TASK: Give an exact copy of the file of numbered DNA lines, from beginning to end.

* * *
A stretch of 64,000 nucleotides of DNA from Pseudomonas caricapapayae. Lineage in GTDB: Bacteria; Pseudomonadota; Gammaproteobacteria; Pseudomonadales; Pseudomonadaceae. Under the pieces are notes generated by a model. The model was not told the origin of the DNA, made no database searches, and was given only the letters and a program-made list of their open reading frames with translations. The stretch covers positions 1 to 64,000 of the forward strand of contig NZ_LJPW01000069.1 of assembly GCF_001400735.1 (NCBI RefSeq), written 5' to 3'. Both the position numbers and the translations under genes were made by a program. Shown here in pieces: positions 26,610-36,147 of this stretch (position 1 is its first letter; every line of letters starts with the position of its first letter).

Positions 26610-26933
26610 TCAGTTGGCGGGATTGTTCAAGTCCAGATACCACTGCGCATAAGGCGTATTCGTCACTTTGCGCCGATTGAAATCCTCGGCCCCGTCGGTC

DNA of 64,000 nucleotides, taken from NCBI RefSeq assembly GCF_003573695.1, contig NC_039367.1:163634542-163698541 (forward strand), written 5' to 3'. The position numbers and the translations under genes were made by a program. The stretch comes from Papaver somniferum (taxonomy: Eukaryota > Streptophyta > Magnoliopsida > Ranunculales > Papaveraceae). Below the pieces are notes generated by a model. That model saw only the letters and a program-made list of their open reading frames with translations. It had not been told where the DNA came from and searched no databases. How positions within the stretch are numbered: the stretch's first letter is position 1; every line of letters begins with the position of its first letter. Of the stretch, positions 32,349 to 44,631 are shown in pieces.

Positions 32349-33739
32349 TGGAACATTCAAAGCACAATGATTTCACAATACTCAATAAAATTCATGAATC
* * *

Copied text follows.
A stretch of 64,000 nucleotides of DNA from Pseudomonas caricapapayae. Lineage in GTDB: Bacteria; Pseudomonadota; Gammaproteobacteria; Pseudomonadales; Pseudomonadaceae. Under the pieces are notes generated by a model. The model was not told the origin of the DNA, made no database searches, and was given only the letters and a program-made list of their open reading frames with translations. The stretch covers positions 1 to 64,000 of the forward strand of contig NZ_LJPW01000069.1 of assembly GCF_001400735.1 (NCBI RefSeq), written 5' to 3'. Both the position numbers and the translations under genes were made by a program. Shown here in pieces: positions 26,610-36,147 of this stretch (position 1 is its first letter; every line of letters starts with the position of its first letter).

Positions 26610-26933
26610 TCAGTTGGCGGGATTGTTCAAGTCCAGATACCACTGCGCATAAGGCGTATTCGTCACTTTGCGCCGATTGAAATCCTCGGCCCCGTCGGTC

DNA of 64,000 nucleotides, taken from NCBI RefSeq assembly GCF_003573695.1, contig NC_039367.1:163634542-163698541 (forward strand), written 5' to 3'. The position numbers and the translations under genes were made by a program. The stretch comes from Papaver somniferum (taxonomy: Eukaryota > Streptophyta > Magnoliopsida > Ranunculales > Papaveraceae). Below the pieces are notes generated by a model. That model saw only the letters and a program-made list of their open reading frames with translations. It had not been told where the DNA came from and searched no databases. How positions within the stretch are numbered: the stretch's first letter is position 1; every line of letters begins with the position of its first letter. Of the stretch, positions 32,349 to 44,631 are shown in pieces.

Positions 32349-33739
32349 TGGAACATTCAAAGCACAATGATTTCACAATACTCAATAAAATTCATGAATC